Iconic Photographers of the 1960s

Iconic Photographers of the 1960s
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David Bailey

David Bailey was born in the East End of London in 1938. Throughout his youth, he worked in many jobs including shoe salesman, window dresser and carpet salesman. Bailey thought that the answer to escaping the East End was perhaps to become a musician. He has stated “I bought a trumpet and prayed to Chet Baker.”

It was not until 1956 when he was posted to Singapore with the British Royal Air Force that Bailey really connected with photography and became interested in how photographs were made. Bailey admired the work of Henri Cartier Bresson and started to devour the images in Life Magazine and American Photo Journals around at that time. After leaving the Air Force in 1958, Bailey went on to get a job with David Olin who supplied photographs for Queen Magazine and worked as an assistant to fashion photographer John French.

At just 22 years old in 1960, Bailey was taking photographs for Vogue, quickly shooting to fame as a photographer. He was sought out by bands such as The Beatles, The Rolling Stones and The Who to take images that pushed the boundaries of rock and roll photography. The swinging sixties meant that photographers of the rock and roll musicians, models and celebrities of the time were in high demand and Bailey himself quickly became a celebrity in his own right. While Baron Wolman was making his name with pictures for “Rolling Stone Magazine” in America, David Bailey was making his name in “Queen” and “British Vogue” magazines.

Bailey’s friendship with Mick Jagger began at this time and he created many of the iconic images that are associated with the Rolling Stones. Bailey went to the shows when the Rolling Stones first began, these shows would be tiny halls with poor equipment but they were quickly becoming the outrageous stars of the era. The first image in David Bailey’s Rock and Roll Heroes is of Mick Jagger in 1964 with long hair trailing over his collar, which caused such an outrage at the time. Bailey followed the Stones throughout the 60s and created many iconic and stylist challenging images that reflected the times.

David Bailey still works in photography from his studio on Gray’s Inn Road in London. Recently he has photographed the last bullfighters and has been doing charity work in Afghanistan.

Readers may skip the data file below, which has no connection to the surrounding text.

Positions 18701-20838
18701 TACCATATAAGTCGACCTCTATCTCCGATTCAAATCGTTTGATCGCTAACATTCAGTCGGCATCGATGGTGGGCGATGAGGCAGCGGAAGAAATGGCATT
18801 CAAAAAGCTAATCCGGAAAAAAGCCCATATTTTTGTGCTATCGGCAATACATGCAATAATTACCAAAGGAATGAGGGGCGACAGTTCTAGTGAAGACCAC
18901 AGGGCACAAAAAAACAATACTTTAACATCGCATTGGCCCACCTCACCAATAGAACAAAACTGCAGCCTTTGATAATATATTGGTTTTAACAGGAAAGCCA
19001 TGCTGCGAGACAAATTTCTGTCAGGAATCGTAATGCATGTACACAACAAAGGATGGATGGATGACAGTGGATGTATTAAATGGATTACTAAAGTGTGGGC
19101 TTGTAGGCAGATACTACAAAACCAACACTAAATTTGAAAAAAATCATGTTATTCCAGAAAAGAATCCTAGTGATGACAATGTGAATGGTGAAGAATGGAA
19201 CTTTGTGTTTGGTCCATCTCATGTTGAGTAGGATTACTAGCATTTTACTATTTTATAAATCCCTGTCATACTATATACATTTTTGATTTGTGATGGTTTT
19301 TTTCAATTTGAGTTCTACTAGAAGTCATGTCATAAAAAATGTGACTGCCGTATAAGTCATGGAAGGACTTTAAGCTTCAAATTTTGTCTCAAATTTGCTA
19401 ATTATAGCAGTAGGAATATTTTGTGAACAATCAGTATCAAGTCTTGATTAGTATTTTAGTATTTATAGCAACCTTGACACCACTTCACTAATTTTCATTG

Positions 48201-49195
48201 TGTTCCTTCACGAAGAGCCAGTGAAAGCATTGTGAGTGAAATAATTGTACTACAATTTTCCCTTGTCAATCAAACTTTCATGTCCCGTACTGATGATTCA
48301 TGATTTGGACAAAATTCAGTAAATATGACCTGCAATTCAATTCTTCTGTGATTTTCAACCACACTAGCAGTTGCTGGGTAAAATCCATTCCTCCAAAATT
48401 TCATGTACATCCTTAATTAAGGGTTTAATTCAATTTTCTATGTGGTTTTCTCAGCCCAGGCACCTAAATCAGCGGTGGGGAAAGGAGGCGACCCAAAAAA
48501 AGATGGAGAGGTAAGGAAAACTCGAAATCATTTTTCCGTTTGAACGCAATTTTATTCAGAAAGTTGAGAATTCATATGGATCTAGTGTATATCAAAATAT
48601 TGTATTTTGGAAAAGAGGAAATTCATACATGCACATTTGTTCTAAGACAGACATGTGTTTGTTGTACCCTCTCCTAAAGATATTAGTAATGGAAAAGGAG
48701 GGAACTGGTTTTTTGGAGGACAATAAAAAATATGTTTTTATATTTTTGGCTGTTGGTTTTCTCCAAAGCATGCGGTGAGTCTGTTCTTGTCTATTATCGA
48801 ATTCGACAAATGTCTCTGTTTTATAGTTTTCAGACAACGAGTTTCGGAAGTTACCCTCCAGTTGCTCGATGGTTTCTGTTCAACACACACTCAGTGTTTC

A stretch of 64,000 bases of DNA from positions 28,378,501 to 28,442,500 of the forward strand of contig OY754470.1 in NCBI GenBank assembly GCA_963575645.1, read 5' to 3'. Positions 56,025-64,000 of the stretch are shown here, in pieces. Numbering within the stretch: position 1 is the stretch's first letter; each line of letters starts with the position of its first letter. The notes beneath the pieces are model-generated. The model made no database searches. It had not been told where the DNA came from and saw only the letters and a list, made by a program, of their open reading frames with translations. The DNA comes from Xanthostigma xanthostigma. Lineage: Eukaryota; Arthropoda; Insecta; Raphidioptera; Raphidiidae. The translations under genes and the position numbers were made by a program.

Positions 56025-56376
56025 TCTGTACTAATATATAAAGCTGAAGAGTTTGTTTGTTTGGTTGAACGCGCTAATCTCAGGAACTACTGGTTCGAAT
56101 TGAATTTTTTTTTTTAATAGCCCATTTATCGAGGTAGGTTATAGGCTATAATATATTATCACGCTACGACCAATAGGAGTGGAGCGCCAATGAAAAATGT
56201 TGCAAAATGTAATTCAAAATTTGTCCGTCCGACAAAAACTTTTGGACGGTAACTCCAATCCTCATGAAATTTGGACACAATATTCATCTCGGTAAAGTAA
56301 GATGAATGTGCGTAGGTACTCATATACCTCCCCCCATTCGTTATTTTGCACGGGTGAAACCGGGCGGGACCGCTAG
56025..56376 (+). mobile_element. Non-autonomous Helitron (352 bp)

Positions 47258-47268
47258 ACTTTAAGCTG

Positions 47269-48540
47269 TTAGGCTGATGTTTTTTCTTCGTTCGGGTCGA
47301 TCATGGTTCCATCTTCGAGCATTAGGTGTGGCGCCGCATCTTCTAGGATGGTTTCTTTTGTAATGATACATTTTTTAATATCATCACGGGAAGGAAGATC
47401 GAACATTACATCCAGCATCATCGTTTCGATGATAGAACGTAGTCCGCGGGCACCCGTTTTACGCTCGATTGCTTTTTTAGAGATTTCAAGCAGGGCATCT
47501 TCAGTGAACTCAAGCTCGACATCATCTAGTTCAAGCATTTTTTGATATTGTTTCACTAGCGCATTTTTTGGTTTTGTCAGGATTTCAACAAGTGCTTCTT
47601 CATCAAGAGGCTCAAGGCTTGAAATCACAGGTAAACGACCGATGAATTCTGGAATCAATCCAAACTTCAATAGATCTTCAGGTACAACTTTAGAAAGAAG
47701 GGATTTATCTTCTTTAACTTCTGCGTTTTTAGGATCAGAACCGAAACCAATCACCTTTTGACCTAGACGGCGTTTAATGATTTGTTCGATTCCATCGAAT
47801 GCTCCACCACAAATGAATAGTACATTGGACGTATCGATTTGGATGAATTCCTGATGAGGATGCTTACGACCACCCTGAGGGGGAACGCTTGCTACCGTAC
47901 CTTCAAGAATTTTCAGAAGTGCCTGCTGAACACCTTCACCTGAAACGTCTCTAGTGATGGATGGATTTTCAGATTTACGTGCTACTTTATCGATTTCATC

Terence Donovan


Born in 1936, Terence Donovan also came from the East end of London and had much in common with David Bailey in his upbringing. Donovan went to a secondary modern school and on leaving joined London School of Engraving and Lithography. By the age of 15, Donovan had discovered photography and, like Bailey, worked as an assistant to John French to learn everything he could about photography. While Bailey’s style has a slick, polished quality, Donovan chose to use a more gritty realistic style of portraiture for his images. Diane Arbus had begun to push the boundaries of documentary photography with her images of people on the edges of society, and Donovan was pushing the boundaries of fashion photography.

Donovan started taking pictures for “Queen” and “Town” magazines, both publications that wanted to capture the times in a more contemporary way. Donovan photographed models in gasworks, lying on benches in rundown parts of town and walking through the London Streets. Donovan’s portraits of the famous were shot in studios as well as with the backdrops of their homes or work location. The images captured something more of the person than just a simple publicity shot. This image of Julie Christie epitomizes his style with Christie looking as if she had been caught unawares by the photographer as she changes. The naturalistic feel gives his stars a personality beyond their public personas.